Take the 2-minute tour ×
Stack Overflow is a question and answer site for professional and enthusiast programmers. It's 100% free, no registration required.

I want to extract the number (which could be any nonnegative integer) that comes after "cache", but not the one that comes after "total_cache". I need to be able to do this in a single regular expression, and I can't use lookahead or lookbehind. (I'm doing this in go, which appears to be largely compatible with the tester here: http://regexpal.com/)

cache 5764452352
rss 2929250304
rss_huge 0
mapped_file 283906048
pgpgin 19709097
pgpgout 17586611
pgfault 39612525
pgmajfault 3757
inactive_anon 160579584
active_anon 3931484160
inactive_file 3560427520
active_file 1040818176
unevictable 49152
hierarchical_memory_limit 9223372036854775807
total_cache 5764452352
total_rss 2929250304
total_rss_huge 0
total_mapped_file 283906048
total_pgpgin 19709097
total_pgpgout 17586611
total_pgfault 39612525
total_pgmajfault 3757
total_inactive_anon 160579584
total_active_anon 3931484160
total_inactive_file 3560427520
total_active_file 1040818176
total_unevictable 49152
share|improve this question
^cache (\d+)? –  Michael Brennan Mar 10 '14 at 20:19
That extracts "cache 5764452352", not just the number. –  shino Mar 10 '14 at 20:26
Its not important what comes after cache, its what comes before cache. And its important to know the capabilities of the engine you are using. Your question boils down to this requirement: (?<!total_)cache (\d+) This matches anything other than total_cache <number> –  sln Mar 10 '14 at 20:27
So you would argue that I cannot perform this with a single regex in go (which has no lookbehind)? –  shino Mar 10 '14 at 20:29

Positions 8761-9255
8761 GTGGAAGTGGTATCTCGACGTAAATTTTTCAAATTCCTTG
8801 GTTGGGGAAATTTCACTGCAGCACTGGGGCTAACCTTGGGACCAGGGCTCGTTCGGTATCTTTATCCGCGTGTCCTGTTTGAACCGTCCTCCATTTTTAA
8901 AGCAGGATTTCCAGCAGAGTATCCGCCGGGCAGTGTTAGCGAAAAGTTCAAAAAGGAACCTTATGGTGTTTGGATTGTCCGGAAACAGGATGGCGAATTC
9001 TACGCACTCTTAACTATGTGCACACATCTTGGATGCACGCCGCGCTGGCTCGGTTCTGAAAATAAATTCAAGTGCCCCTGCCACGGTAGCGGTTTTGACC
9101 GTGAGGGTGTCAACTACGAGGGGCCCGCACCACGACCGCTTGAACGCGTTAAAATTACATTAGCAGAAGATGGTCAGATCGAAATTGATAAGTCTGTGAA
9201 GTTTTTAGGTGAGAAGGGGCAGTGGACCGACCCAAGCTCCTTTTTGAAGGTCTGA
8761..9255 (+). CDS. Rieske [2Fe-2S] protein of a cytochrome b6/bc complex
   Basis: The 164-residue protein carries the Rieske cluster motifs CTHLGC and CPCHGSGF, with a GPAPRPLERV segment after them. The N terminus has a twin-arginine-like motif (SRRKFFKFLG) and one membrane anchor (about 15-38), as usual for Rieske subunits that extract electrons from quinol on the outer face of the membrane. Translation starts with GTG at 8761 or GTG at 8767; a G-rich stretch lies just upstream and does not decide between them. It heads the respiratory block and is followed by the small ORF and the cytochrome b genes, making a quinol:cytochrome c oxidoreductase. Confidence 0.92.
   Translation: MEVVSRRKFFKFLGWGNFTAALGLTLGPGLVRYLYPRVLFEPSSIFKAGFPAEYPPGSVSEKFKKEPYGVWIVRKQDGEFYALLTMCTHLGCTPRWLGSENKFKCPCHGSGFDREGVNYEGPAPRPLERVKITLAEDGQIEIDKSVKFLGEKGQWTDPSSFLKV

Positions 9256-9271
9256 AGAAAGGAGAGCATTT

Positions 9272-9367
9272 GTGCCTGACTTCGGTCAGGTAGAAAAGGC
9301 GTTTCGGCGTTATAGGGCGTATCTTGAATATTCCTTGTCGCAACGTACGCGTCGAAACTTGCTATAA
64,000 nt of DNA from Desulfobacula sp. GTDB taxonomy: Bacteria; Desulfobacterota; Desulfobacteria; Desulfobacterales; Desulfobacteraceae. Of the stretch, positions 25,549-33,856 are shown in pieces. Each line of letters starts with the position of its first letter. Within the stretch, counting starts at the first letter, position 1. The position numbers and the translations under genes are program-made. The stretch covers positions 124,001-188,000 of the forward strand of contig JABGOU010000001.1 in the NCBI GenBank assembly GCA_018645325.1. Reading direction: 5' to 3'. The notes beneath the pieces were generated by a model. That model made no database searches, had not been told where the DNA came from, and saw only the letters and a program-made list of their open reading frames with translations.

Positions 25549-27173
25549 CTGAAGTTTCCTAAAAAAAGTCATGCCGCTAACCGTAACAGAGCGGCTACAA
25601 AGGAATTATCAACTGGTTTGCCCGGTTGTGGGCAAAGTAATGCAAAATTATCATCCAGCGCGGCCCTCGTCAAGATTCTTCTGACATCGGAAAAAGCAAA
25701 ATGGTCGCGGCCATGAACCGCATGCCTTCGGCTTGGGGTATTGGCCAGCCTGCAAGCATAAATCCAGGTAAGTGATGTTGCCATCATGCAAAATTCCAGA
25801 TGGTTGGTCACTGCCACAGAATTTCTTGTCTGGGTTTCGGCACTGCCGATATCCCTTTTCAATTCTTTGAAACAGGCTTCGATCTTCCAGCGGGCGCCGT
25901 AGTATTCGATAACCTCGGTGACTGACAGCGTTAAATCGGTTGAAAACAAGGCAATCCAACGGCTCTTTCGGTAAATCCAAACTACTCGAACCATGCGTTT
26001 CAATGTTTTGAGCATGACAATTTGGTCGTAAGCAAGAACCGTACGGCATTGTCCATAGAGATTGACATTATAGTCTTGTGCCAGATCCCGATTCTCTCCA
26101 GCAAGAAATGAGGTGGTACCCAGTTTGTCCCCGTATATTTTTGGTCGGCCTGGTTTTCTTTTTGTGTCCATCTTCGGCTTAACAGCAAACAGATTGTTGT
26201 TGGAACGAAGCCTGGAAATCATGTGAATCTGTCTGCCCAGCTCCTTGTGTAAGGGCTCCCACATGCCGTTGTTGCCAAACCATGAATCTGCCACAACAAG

Sort of. You seem to have to match something before cache, but thats a lot of stuff you can match (other than total_), but you have to specify what. Some here on SO, trivialize it away with anchors ^, but its way too restrictive. –  sln Mar 10 '14 at 20:31

3 Answers 3

up vote 4 down vote accepted

You need to use FindStringSubmatch and then extract m[1].


share|improve this answer
It's unlikely that you will get a better answer than this. Russ wrote Go's new regexp package. –  markc Mar 14 '14 at 7:09

This should do it:


Working regex example:


In the Go programming language, I think you can force multi-line mode by using: (?m) Like so:


Note: Im not familiar with Go syntax, so please forgive me is this is wrong, but the regex is correct, it just needs to be used with the multi-line flag.

share|improve this answer
That works on your example page, but doesn't appear to work with go (matches "cache 5764452352"). –  shino Mar 10 '14 at 20:27
When I try it on regexpal, it gives me the same match even with multiline mode on. –  shino Mar 10 '14 at 20:40
Yes, it matches "cache 5764452352" but it only captures "5764452352". So then you just need to access the captured group. I'm not familiar with go language, on how to access captured groups,.. here let me try to look it up. –  MElliott Mar 10 '14 at 20:42
So in go language, I think this: var match = regexp.MustCompile("(?m)^cache\s(\d+)") - And then the value you want would be in the variable match[1]. –  MElliott Mar 10 '14 at 20:54

Try this -

^cache[ ](\d+)$

with multi-line(m) flag (In Regex Tester tick the option - ^$ match at line breaks)

share|improve this answer
That does not appear to work, at least where I've tested it. Matches nothing. –  shino Mar 10 '14 at 20:29
I tried it in Regex Tester(with the "^$ match at line breaks" tickbox ticked) and it seemed to work. –  Kamehameha Mar 10 '14 at 20:32
You need to set the "m" flag for this regex to work. –  Kamehameha Mar 10 '14 at 20:34
My bad, I should have read your comment more carefully. It does match "cache 5764452352", but I want it to match only "5764452352". –  shino Mar 10 '14 at 20:35
Check the edit. I have used a capturing group for the number part. Although it will match the whole thing, there will be a sub-pattern match as well from where you can obtain the number –  Kamehameha Mar 10 '14 at 20:41

Your Answer


By posting your answer, you agree to the privacy policy and terms of service.

Not the answer you're looking for? Browse other questions tagged or ask your own question.